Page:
Savi skips on the parallel lines drawn with a stick on the dirt. She squeaks: one, four, six, back. She pays no attention to Sundar.
I’ll ask Lillie to talk to her, Sundar thinks. But Lillie can never be found these days. He wonders where she escapes. Perhaps she’s found someone more interesting than Kapil, her last boyfriend.
The sporophytes are florescent green. Tomorrow, Lillie hopes, she’ll get to see the plumes.
After the last incident, the dozen or so remaining trees are spared, none dares to cut them. Lorry drivers have called a transport-strike. The cut logs spilled from the flattened trailer stay abandoned at the foot of the hills.
“I just wanted to let them grow. Live. If we talked—if Mum got wind of it—”
Sundar, Savi, and Foel stand in a semi-circle around Lillie. Lillie kneels. The row of just-emerged plants sway in the light breeze.
The leaves will soon be transformed into bird-wings, layered and light like plumes. But they are leaves now, as on a central stalk, prominent midrib, distinct veins crisscrossing the lamina. The leaves nod, and whisper to each other, like a community of kindergarten children. They giggle and raise a racket.
Minutes late, they unfurl like prayer flags. All four of them watch in stunned silence.
When they turn into feathers, Lillie checks the color excitedly: golden!
Sundar, Savi and Foel cheer and clap. Then they kneel to take a closer look. The gentle air causes the plumes to fall off, and they are brushed towards the anthill.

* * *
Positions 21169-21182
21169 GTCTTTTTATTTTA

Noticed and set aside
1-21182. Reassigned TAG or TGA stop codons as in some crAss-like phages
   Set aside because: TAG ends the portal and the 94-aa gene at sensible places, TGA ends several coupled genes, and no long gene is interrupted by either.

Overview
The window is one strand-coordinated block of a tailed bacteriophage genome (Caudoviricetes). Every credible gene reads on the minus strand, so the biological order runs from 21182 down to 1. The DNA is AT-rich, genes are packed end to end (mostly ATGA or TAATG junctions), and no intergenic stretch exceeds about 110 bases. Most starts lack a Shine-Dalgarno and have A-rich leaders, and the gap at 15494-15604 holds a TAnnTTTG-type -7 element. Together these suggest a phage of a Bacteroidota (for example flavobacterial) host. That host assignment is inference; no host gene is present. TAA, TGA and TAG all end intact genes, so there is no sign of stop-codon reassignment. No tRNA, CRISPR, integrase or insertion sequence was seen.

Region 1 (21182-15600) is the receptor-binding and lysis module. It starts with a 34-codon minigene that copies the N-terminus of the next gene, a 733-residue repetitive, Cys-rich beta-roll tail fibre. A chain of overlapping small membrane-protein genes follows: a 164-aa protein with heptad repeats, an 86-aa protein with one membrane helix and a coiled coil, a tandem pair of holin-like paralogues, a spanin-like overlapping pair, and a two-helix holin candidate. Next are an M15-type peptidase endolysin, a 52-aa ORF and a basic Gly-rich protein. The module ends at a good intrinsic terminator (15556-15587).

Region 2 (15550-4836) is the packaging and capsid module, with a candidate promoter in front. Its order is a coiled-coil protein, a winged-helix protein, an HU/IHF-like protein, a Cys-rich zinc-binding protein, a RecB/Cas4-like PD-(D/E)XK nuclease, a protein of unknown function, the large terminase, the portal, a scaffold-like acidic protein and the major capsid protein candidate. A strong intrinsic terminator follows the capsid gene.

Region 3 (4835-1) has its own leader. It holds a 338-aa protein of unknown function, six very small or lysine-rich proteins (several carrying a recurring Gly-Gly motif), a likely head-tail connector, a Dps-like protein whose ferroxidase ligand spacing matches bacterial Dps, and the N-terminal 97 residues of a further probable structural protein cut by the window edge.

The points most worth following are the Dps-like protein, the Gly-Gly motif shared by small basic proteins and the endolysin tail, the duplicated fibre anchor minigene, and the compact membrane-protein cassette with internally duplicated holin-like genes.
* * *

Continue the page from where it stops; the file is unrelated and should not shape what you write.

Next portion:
“O, look!” Foel shouts.
They gape as the plumes gather, shape themselves into fledglings. The young birds flap their wings—once, twice. Little goldfinches. They peck at each other as though in greeting, then fly away in hard-earned freedom.
The gazes of the friends follow only the birds’ flight, in deep awe.
“The seeds are a curse. Mataji—your grandmother—she warned me. Your Dad was killed the day he brought them home—murdered by the sandalwood smugglers.” Mum shouts. Agony in her voice making it shake.
“Mum! “Foel blurts. “It’s Lillie. She did it.”
Lillie does not hide from it. She advances a few steps and stands directly in front of her mother, locking eyes with her. “Yes—yes, me! Mum, I beg of you!”
Their home at the edge of the hills is enveloped in a verdant green now. All hues of green mingling in the backdrop.
“It was only the first time, Mum! The goldfinches drop the seeds now! Not I, I did it only once.”
Mum drops on the chair.
“There are hundreds of goldfinches now, Mum! From the ones that first grew out of the seeds I planted. Their leaves grew into birds. Now the birds bring in their own seeds that grow into bird trees—goldfinch trees! The birds sow them, so the hills grow green again, like… like it was. So we have rains.”
Mum gapes and listens. Her face is of one who is emerging from a state of daze and into the realms of wondrous discovery.
“I see them flap and fly, together! Such a lovely sight—the gold sitting on the branches, against the green leaves.”
“And the yogi? Are you sure he…” Sundar throws the question at Lillie.
“Yes, yes, he always returned. He punished those people who traded in our trees. And it’s the meditating yogi protecting the trees. He will not let someone like Dad die again trying to save the Daoodhi Hills.”
Mum glances from one boy to the other. Then her eyes rest on Lillie, before spilling with tears. “Joji!” Mum lets out a scream. “Joji, I told you not to, even if the contractor insisted. Why did you not listen to me?”
Mum looks to the heavens and it begins to rain.
Soon, the goldfinches will swoop down again, and come to be in their midst, cooing to celebrate the return of their habitat.